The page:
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The Future of Functional Fitness

 
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How NEXUS Solved the Equation:
From Burpees to Machine Learning Engines

Chris Chapman, Director of Strength Science, NEXUS

With the launch of the NEXUS platform (mobile app and PUSH wearable device), we have solved one of the most significant problems in the functional fitness space: The ability to measure your workout, quantify specific aspects of your training session, and provide actionable metrics to improve your performance. 

To achieve this, the biggest hurdle for us to overcome was that the athlete could not be expected to interact with any device or technology during a metcon-style workout or WOD. Once started, it is a race against the clock, so the athlete needs to “set and forget” any measurement device. Step one to solving this problem was finding the right tool for the job. The PUSH Band is a wearable accelerometer/gyroscope that has been on the market for five years having proven itself by cutting its teeth in pro sport and collegiate weight room training environments, where it remains the dominant wearable device in the space. Given the varied nature of a WOD, which can include gymnastics, medicine balls, assault bikes, skipping, etc., a wearable device was a mandatory requirement, as none of the other devices on the market were able to measure all of these exercise modes seamlessly. For these reasons, the PUSH band was the device of choice to solve the problem of quantifying the sport of fitness.
 

Problem Solving Using AI

With the right hardware in place, step two to solving this problem was to utilize the power of artificial intelligence to build upon the current PUSH algorithm engine. The workflow of PUSH is a set-to-set workflow, where the user or coach starts and stops the device at the beginning and end of each set. Since this wouldn’t work for an athlete completing a WOD, to get around this, we developed two machine learning engines, one for exercise detection and the other for automatic set transitions. For those who have never heard of machine learning, it is a subset of artificial intelligence that uses the power of computers to “learn” to find answers and solve problems using large datasets.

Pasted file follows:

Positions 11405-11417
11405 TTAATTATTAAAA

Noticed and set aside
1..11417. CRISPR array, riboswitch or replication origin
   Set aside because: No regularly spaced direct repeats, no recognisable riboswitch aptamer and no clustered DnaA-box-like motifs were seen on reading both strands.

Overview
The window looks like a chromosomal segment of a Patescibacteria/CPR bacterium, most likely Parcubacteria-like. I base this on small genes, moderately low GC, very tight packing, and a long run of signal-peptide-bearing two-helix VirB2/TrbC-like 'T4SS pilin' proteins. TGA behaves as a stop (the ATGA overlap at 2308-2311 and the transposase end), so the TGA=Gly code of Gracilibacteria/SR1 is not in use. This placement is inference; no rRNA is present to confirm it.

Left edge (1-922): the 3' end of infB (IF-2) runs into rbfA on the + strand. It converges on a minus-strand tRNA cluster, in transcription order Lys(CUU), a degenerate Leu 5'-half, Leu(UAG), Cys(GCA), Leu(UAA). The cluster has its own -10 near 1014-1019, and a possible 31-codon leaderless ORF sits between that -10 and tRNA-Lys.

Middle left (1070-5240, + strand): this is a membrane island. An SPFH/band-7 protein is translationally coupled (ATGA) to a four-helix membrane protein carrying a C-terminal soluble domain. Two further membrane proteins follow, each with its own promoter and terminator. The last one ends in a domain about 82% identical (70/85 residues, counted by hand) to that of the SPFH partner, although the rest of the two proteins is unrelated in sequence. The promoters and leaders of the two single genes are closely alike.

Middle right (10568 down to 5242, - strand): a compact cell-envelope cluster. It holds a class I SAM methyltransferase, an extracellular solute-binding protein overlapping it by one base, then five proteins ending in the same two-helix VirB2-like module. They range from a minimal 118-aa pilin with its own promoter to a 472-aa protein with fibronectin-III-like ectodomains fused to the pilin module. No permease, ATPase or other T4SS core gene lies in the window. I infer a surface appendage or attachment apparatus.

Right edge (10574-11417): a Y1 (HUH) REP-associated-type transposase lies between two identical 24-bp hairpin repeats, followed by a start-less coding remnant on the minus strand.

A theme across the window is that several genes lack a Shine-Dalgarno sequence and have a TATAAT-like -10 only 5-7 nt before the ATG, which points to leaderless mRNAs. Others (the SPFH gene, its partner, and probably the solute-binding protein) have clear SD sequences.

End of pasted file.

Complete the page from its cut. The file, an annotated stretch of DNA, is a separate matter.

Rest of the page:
The first algorithm can look at the signals coming from the band and characterize them based on unique features or “fingerprints” and can determine what exercise is being performed. From this, the algorithm can also determine if the signal is a true exercise movement, or if it is a “rest period” such as drinking water or walking around. Layering on top of this is the second algorithm, which can determine when the athlete switches from one exercise to the next or when completing a set or round and moving to the next. Combining these two algorithms, we are now able to measure your WOD from start to finish, requiring zero user-interaction with the technology for the duration of the workout.

 

NEXUS vs Heart Rate?

The NEXUS metrics are considered “external” metrics that represent the movement produced and loading sustained by the individual. These result from the forces created when interacting with the weight room equipment and environment. Heart rate (HR), which is one of the most commonly utilized metrics in the exercise field and one of the only metrics currently used in the functional fitness space, is considered an “internal” metric. Being an internal metric means it is the body’s response by the cardiovascular system stemming from the movement produced and load sustained during the WOD. While HR has been relatively easy to measure, it only tells part of the story. With NEXUS, we are finally able to tell the whole story by being the first to measure and report key metrics from your workout performance.

Since the metrics that NEXUS can measure are new to the functional fitness space, it is beneficial to understand what we can measure, how we measure it, and why it matters to you. Keep your eye out for our next posts as we will dive deeper into the metrics that NEXUS provides and how they can help you get the most out of your training and performance.
 

 

About the Author

Chris Chapman, Director of Strength Science, NEXUS

With 10+ years experience training  Olympic athletes to podium finishes, Chris Chapman spearheads the NEXUS mission to bring elite levels of sport science to the world of functional fitness.

Academically trained as a biomechanist, athletic therapist, kinanthropometrist and physiologist, Chris ensures the metrics provided by NEXUS are valid, reliable, and practical.

Follow Chris on Twitter @ChappyStrength

 
 
 
 

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